Robert Johnson's case dismissed

Robert Johnson's case dismissed
Robert Johnson
Robert Johnson

Amarillo, TX - The marijuana possession case of a local man that ignited a crusade against police brutality has been dismissed.

Robert Johnson's attorney claims his client was beaten by police after riding his bike through a crime scene and then charged with possession of marijuana.

With Thursday's dismissal, Johnson's legal battle may be over but his defense team says the fight for justice is just beginning.

Legal documents show Johnson is intellectually disabled with an IQ of 52, which is why Potter County Attorney Scott Brumley requested a mental evaluation before proceeding with his criminal case.

That evaluation came back, showing Johnson's IQ is even lower than his school records reported and Brumley dismissed the case. "Under Texas law, it is the job of a prosecutor not to convict, but to see that justice is done," said Brumley. "When independent, objective facts show that a defendant is not competent to stand trial, justice is best served by dismissing the prosecution. It is not best served by continuing to prosecute the case so some ancillary agenda may be pursued. The facts of the case are well known and have been heavily publicized by the defense. There are no actual facts of the case left to cover up."

Johnson's defense attorney, Ryan Brown, believes the dismissal is the opposite of justice. "The county attorney is dismissing this finally, but it is kind of too little too late," said Brown. "His grandma has had to dig into her savings to bond out. He found us. We are helping him for free on the case, but if that hadn't been, he would probably have just sat in jail."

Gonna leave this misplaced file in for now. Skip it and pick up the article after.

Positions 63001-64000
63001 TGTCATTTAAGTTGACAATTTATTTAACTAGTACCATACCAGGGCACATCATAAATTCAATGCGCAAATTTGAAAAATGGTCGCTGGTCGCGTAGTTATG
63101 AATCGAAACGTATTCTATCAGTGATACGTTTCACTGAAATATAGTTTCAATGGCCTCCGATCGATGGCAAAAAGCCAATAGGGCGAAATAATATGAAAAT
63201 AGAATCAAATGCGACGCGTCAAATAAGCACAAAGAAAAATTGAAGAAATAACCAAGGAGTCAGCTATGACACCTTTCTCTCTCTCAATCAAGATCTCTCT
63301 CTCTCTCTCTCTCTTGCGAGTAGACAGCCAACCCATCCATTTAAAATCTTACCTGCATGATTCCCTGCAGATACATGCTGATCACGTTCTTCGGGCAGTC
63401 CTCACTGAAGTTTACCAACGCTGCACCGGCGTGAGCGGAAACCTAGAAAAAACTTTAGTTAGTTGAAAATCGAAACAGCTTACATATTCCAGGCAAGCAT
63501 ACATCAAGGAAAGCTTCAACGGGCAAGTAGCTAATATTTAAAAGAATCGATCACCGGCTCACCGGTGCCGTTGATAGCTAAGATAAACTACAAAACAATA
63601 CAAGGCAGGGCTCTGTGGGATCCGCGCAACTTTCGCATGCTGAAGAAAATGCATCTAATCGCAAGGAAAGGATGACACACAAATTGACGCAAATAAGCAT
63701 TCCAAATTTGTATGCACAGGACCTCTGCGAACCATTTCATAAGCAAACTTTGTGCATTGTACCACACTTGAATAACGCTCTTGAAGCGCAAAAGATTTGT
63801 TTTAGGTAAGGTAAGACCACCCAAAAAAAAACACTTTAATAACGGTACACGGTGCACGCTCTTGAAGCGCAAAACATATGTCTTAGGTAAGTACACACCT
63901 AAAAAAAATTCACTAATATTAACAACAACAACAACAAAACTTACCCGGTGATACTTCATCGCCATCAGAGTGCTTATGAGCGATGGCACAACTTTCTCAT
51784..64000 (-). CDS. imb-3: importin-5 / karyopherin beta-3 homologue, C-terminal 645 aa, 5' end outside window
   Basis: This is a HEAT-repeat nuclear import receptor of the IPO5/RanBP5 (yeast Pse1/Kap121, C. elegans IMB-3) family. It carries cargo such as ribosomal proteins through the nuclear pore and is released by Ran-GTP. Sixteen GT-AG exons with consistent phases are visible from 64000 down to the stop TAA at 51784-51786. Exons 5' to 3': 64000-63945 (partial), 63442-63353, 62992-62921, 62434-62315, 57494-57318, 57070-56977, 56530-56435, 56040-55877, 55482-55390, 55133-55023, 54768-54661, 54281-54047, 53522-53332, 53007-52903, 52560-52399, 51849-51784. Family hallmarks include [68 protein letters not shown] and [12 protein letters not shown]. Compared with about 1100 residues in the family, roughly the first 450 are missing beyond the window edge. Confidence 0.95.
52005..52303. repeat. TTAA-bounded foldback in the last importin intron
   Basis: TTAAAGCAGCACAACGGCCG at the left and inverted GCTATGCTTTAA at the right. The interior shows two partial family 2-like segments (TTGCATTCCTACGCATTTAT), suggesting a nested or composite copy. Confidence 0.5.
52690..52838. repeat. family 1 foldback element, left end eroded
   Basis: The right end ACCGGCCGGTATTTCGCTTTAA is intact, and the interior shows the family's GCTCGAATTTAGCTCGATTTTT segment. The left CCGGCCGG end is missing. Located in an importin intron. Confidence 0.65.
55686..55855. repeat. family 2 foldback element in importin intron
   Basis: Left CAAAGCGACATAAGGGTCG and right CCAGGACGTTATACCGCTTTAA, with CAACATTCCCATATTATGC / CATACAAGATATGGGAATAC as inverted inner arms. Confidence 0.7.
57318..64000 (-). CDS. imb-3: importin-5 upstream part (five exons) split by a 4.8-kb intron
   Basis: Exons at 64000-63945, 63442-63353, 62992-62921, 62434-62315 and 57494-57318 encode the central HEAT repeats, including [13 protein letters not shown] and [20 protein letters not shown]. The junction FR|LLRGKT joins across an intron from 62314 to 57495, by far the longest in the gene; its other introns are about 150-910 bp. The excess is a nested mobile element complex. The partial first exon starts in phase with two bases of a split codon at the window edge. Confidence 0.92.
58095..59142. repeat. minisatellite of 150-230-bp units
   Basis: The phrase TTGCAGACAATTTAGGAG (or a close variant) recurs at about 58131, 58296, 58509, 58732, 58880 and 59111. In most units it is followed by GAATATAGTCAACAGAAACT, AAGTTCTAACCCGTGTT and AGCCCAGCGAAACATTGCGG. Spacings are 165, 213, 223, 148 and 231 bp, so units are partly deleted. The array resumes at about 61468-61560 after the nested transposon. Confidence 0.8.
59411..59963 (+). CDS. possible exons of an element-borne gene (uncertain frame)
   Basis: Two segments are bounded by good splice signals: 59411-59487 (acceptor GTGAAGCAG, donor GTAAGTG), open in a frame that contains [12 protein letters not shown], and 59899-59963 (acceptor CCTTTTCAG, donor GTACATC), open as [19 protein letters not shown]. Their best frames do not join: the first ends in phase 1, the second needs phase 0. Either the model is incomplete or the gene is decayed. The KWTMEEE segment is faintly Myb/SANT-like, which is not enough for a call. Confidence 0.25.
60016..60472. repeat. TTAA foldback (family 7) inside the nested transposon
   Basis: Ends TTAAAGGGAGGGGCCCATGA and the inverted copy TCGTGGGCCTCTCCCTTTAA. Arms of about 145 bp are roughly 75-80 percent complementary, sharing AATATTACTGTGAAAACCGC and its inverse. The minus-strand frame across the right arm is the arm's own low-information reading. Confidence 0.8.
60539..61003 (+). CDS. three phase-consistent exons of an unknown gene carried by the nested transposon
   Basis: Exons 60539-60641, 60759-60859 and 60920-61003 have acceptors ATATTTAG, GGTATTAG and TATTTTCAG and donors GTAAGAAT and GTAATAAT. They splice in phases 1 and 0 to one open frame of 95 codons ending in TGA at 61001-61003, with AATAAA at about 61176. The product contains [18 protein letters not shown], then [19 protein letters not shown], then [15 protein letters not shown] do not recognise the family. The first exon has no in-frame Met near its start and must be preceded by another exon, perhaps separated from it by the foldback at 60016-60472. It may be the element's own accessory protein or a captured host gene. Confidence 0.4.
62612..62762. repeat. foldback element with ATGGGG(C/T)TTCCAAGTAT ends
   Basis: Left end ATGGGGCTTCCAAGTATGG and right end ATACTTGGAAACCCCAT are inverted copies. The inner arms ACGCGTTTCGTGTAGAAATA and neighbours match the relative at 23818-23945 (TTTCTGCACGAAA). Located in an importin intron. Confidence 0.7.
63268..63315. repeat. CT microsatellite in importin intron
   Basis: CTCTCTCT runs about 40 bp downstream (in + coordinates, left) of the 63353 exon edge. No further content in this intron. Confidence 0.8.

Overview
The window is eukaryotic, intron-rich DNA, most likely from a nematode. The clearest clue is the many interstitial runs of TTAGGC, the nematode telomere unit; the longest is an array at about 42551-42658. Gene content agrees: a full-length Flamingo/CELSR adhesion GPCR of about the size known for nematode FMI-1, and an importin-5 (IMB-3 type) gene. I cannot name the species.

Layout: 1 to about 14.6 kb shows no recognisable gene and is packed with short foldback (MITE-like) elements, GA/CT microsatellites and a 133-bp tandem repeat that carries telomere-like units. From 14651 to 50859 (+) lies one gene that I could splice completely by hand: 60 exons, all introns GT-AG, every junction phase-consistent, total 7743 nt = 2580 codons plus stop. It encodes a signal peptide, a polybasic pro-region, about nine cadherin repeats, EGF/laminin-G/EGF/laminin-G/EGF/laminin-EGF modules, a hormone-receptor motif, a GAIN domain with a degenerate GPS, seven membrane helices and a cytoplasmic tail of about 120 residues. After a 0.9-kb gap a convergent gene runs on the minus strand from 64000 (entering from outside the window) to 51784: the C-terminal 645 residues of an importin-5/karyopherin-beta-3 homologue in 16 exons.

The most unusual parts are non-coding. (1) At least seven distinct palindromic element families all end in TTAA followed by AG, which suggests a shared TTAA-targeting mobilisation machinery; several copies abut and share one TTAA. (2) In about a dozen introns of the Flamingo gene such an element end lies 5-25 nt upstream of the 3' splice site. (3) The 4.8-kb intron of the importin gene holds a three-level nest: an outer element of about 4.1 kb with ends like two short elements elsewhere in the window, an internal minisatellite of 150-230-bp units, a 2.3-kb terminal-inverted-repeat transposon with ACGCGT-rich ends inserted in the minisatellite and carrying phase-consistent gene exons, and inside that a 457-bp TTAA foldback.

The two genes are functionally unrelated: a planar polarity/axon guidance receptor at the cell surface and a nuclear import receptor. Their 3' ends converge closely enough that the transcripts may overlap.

Johnson's accidental bike ride through a crime scene began a movement for oversight of the Amarillo Police Department and the formation of Amarillo Citizens for Open Government (ACOG).

Unlike Johnson's case, Brown said that movement cannot be dismissed. "The dismissal of Robert's case is not going to do away with this at all. It's not going to sweep it under the rug. We need a real system for representing poor people on misdemeanors in this city and county now."

ACOG plans on hosting another public forum to discuss problems and solutions at the end of September.

Madison Alewel - NewsChannel 10